The investigation of synchronization is based on the hypothesis that the uterus remains quiescent throughout most of the pregnancy and close to the time of delivery there is an increase in the electrical activity. It is also assumed that during real labor the uterine cells are tightly coupled and activate in a coordinated way. This will give rise to the increased synchronization of the electrical burst activity throughout the uterine wall leading to the uterine contractions. Here, the synchronization between a pair of channels was defined as a statistical tendency to maintain a nearly constant phase difference over a given period of time even though the analytic phase of each channel may change markedly during that time frame [4, 5]. From the collected data set one could examine how the phase synchronization changes between the adjacent channels during a contraction cycle. Based on the resolution of the recording device, several channels should pick up this rhythmic activity.
Our preliminary results show for the first time that the spatial and temporal patterns of phase synchronization and averaged magnetic fields change significantly during a contraction cycle. This was investigated in six subjects exhibiting contractions. Subjects had gestational age between 29 and 40 weeks. Synchronization analysis can be used in further studies to determine the propagation of contractions in the uterine wall and also will help in determining the normal or abnormal contractions for clinical work.
Uterine magnetic field data collection
The data of six subjects were collected with the above described SARA system. During these recordings, one of the sensor coils was not in operation due to high noise level. The position of this sensor is identified in figure 2. The magnetic signature at the missing sensor is estimated by averaging the data from the surrounding six sensors.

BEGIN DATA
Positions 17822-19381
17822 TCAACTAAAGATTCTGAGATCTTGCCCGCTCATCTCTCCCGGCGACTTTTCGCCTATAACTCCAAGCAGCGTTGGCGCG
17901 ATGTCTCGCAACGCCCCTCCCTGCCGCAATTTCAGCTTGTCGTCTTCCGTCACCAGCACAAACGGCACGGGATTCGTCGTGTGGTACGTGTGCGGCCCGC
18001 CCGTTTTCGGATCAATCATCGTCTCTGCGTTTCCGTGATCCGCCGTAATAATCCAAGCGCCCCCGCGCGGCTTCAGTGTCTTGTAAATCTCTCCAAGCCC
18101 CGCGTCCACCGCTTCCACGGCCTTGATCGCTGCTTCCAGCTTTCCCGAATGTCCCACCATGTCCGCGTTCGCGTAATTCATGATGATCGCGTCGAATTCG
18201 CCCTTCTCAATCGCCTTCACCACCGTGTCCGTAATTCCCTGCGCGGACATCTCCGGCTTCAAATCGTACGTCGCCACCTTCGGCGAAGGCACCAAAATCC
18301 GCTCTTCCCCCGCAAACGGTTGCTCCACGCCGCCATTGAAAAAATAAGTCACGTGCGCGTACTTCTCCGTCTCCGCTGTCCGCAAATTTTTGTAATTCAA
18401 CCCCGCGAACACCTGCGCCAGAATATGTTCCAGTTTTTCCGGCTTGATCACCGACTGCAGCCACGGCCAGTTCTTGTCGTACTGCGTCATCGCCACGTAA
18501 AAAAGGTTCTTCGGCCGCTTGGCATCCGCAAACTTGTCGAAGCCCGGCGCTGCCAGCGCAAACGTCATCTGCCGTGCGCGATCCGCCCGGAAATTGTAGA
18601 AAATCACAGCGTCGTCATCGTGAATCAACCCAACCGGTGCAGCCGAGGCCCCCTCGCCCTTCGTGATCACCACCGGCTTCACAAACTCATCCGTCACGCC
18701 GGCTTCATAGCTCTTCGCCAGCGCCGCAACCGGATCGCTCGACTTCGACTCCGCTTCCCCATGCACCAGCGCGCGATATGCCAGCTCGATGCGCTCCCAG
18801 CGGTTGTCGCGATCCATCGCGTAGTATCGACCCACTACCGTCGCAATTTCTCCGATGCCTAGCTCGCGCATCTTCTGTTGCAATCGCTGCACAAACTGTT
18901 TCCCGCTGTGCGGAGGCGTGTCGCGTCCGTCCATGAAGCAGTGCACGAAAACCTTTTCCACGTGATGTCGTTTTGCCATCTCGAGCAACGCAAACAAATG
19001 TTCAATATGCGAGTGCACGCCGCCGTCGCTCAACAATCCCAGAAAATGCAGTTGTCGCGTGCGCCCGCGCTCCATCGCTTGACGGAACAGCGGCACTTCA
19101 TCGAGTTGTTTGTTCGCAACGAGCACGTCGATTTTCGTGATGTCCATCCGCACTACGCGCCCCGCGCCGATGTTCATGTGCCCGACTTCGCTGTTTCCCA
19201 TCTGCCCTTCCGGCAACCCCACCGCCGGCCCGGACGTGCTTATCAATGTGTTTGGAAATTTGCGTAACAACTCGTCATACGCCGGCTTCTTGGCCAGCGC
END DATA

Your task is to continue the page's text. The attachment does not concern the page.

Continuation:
The synchronization and decoherence indices between two sensor channels were computed after taking Hilbert transform of the data. The synchronization between a pair of channels was inferred from a statistical tendency to maintain a nearly constant phase difference over a given period of time even though the analytic phase of each channel may change markedly during that time frame [4, 5]. The Hilbert transform was applied on the pairs of magnetic field traces (240 second length) with a stepping window of 20 sec duration which is long enough to cover two cycles of the lowest frequency of interest (0.1 Hz). The analysis was repeated by stepping the window at 10 sec intervals.
The phase of the analytic signal shows a sawtooth pattern which is unwrapped to produce a cumulative linear phase of the signal. The phase differences between the two channels were computed by subtracting the phase of one channel from the other. This phase difference was then used to determine the synchronization and decoherence indices. The mathematical techniques for computing synchronization and decoherence indices are given in detail elsewhere [4–6]. We computed synchronization indices based on Shanon entropy function . Phase locking, i.e., synchronization between the phases of two signals within a stepping window was given by Shanon entropy function, e(t), defined as:
where p i was the relative frequency of finding the phase difference modulus of 2π in the i th bin. The function e(t) varied between zero and its maximum value of e max = ln N. We used 100 bins (N = 100) for the phase difference in a 20 sec stepping window. This phase locking was normalized and called synchronization index, q(t), and is represented as:
The synchronization index, q(t), has a value of zero for uniform distribution of phase differences and a value of one for a spike, or delta, distribution of phase differences between two signals. The decoherence index is defined as the standard deviation of the phase difference between two channels and, in general, varied inversely with the synchronization index .